Coronavirus – Health and Governance Issues

Tackling vaccine hesitancy challenge in rural India


From UPSC perspective, the following things are important :

Prelims level : Not much

Mains level : Vaccine hesitancy

In rural India, concerns about COVID-19 vaccines are now increasingly commonplace.

Vaccination dilemma these days

  • People voice their concern about what will happen to them if they get vaccinated and have doubts that the government is sending inferior quality vaccines to them.
  • Vaccination sessions in local health centers often see very few or no takers.
  • In contrast, urban vaccination sites face increased demand, especially in the 18-45 age group, and vaccine shortage is a major issue.
  • From a public health and equity perspective, this is a cause for worry.

Why this failure?

  • The fear of vaccines and rural communities not only resisting but also outright rejecting vaccination is a reality.
  • Efforts by local health authorities to create awareness and convince people are of little avail.
  • There are contrasting dimensions to the COVID-19 vaccine rollout: one where people are enthusiastically accepting it and the other of resistance.
  • There are many diverse factors at play in this, which may go beyond the health concerns and have more to do with socio-anthropological aspects of health-seeking behavior.

Vaccine hesitancy

  • Vaccine hesitancy refers to delay in acceptance or refusal of vaccines despite the availability of vaccine services.
  • It is complex and context-specific varying across time, place, and vaccines.
  • It is influenced by factors such as complacency, convenience, and confidence.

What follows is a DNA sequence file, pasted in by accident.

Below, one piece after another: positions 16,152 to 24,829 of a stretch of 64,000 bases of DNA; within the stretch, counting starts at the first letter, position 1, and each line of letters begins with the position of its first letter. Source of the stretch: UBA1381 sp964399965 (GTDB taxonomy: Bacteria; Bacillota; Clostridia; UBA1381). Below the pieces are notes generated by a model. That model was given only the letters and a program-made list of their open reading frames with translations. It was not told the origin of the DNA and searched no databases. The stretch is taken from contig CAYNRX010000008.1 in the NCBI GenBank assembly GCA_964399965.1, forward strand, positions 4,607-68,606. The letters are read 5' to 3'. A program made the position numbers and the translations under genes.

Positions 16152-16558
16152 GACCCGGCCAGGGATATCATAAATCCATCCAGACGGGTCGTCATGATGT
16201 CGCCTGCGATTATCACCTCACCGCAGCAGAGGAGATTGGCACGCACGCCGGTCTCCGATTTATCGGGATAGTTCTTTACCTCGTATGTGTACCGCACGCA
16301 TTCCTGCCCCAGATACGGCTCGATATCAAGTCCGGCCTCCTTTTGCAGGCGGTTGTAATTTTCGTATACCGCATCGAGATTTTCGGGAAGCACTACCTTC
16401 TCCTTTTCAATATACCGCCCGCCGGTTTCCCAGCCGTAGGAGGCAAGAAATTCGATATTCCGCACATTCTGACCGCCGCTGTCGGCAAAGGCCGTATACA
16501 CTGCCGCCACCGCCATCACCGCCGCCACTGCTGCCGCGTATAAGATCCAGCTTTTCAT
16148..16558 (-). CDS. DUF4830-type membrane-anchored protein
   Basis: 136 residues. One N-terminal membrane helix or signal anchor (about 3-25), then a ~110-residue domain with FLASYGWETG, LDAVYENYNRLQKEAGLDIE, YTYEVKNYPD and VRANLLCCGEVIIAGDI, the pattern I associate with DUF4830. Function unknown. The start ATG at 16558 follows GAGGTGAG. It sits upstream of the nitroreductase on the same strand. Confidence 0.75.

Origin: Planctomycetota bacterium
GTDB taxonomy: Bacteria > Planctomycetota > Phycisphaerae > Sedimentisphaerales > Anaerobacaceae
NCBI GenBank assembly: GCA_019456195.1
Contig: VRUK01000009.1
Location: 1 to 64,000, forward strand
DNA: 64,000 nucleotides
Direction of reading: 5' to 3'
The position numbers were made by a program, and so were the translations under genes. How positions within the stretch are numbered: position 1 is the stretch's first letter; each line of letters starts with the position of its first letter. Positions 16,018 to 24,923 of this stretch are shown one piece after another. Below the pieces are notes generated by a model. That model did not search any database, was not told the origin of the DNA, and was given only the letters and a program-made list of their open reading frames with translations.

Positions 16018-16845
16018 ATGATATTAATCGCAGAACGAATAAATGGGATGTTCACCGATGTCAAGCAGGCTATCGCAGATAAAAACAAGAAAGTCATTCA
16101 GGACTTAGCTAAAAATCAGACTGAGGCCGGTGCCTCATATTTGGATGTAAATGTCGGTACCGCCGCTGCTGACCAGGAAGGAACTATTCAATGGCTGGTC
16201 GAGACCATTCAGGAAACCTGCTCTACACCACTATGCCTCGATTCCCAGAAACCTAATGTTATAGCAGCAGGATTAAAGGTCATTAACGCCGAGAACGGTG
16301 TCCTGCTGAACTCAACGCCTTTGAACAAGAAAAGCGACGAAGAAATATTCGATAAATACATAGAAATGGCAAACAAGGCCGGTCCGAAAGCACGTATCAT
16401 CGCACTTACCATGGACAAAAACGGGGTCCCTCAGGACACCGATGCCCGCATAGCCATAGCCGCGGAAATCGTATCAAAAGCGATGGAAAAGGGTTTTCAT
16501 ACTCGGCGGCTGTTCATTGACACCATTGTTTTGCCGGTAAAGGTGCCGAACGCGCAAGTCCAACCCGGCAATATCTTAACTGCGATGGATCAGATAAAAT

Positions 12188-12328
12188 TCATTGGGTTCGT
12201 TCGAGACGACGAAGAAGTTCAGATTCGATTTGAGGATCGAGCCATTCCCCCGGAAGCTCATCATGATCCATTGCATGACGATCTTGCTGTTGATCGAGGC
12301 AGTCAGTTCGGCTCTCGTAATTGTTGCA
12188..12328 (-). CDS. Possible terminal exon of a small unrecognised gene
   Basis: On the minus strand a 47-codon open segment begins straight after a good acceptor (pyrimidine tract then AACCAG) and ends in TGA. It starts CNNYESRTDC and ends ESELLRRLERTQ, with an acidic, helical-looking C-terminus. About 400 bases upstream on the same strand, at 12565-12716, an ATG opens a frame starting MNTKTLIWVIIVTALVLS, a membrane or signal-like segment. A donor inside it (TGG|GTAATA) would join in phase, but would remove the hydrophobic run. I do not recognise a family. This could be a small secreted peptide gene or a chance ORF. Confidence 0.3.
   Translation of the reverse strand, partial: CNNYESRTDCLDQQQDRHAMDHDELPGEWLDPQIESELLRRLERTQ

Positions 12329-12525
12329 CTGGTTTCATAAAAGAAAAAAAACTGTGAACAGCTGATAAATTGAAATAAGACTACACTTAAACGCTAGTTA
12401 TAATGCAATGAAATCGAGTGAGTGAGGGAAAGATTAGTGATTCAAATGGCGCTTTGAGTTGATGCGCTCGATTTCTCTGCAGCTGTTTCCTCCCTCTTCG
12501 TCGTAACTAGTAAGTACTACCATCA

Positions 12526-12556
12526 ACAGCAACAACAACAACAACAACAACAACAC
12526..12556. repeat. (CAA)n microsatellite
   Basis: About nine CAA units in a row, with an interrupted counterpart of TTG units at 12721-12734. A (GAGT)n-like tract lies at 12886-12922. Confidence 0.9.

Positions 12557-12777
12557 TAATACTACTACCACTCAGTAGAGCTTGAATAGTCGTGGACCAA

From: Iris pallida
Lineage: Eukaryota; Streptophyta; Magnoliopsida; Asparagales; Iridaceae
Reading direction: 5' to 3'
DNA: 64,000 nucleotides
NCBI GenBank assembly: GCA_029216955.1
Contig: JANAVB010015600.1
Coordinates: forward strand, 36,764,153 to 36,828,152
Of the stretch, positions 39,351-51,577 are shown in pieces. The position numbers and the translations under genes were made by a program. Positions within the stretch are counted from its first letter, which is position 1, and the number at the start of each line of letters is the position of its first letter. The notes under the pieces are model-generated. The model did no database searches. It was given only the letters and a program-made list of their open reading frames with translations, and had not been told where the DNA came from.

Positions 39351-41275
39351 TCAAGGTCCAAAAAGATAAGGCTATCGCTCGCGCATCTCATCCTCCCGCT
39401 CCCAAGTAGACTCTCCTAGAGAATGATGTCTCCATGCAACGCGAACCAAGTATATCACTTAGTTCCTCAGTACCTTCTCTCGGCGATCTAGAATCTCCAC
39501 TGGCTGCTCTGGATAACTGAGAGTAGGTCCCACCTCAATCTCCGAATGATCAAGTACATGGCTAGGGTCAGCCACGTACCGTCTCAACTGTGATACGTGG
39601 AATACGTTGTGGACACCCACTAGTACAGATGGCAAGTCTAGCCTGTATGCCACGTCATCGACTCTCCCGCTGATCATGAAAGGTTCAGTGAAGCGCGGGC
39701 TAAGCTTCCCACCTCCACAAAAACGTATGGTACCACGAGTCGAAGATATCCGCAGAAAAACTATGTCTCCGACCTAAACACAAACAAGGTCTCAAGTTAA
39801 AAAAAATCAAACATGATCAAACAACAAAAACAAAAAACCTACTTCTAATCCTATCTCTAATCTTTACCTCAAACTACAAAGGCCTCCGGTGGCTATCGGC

Its scope

  • Vaccine hesitancy is not a recent phenomenon. It is neither limited to a particular community or country nor have we seen it only in the context of COVID-19.
  • We have also seen vaccine hesitancy among the urban and the more educated or ‘aware’ populations, with pockets of populations of socio-economically well-off communities refusing to get their kids vaccinated.
  • While vaccine hesitancy can lead to a firm rejection of vaccines, there’s also a possibility of people changing their perceptions over time.

Socio-cultural context behind

  • Most of our fears and apprehensions stem from a deep impact of something adverse or unfavorable that we have personally experienced or our social circles have experienced.
  • Over time these become our beliefs, our innate guards.
  • In the context of the concerns described at the beginning of this article, we must look at vaccine hesitancy from a distinct lens of fear and not necessarily skepticism for new vaccines.
  • Rather, they seem to indicate deep-seated fears and belief in conspiracies, the fear of perhaps being discriminated and deceived, and of being omitted (from societal benefits).

Building trust

  • Communities might not see the impact of a vaccine instantly, as it’s usually preventive in nature rather than curative.
  • People are used to taking medications or intravenous fluids when they are unwell or in pain, and they may feel better almost immediately, but that’s not the case with vaccines.
  • On the contrary, vaccines administered to a healthy person may lead to occasional side effects like fever, body aches, etc.
  • Add to those rumors about deaths post-vaccination, and it may not be so easy for people to get convinced about the vaccines.

Way ahead

  • Addressing vaccine hesitancy in rural India would first of all require health systems to be honest and transparent.
  • Create awareness, let people know how vaccines work, how they help prevent disease, what are the probable side effects and how they can be managed.
  • Health authorities need to be comfortable about people raising questions while providing the answers as best as possible.
  • Being cognizant of local cultural sensitivities and working with trusted intermediaries is important in this effort.
  • Sustained and meaningful efforts need to be made to build trust, gain the confidence of communities and meet their expectations.
  • Even more crucial is to engage communities in planning, execution, and monitoring of health care services at all levels.

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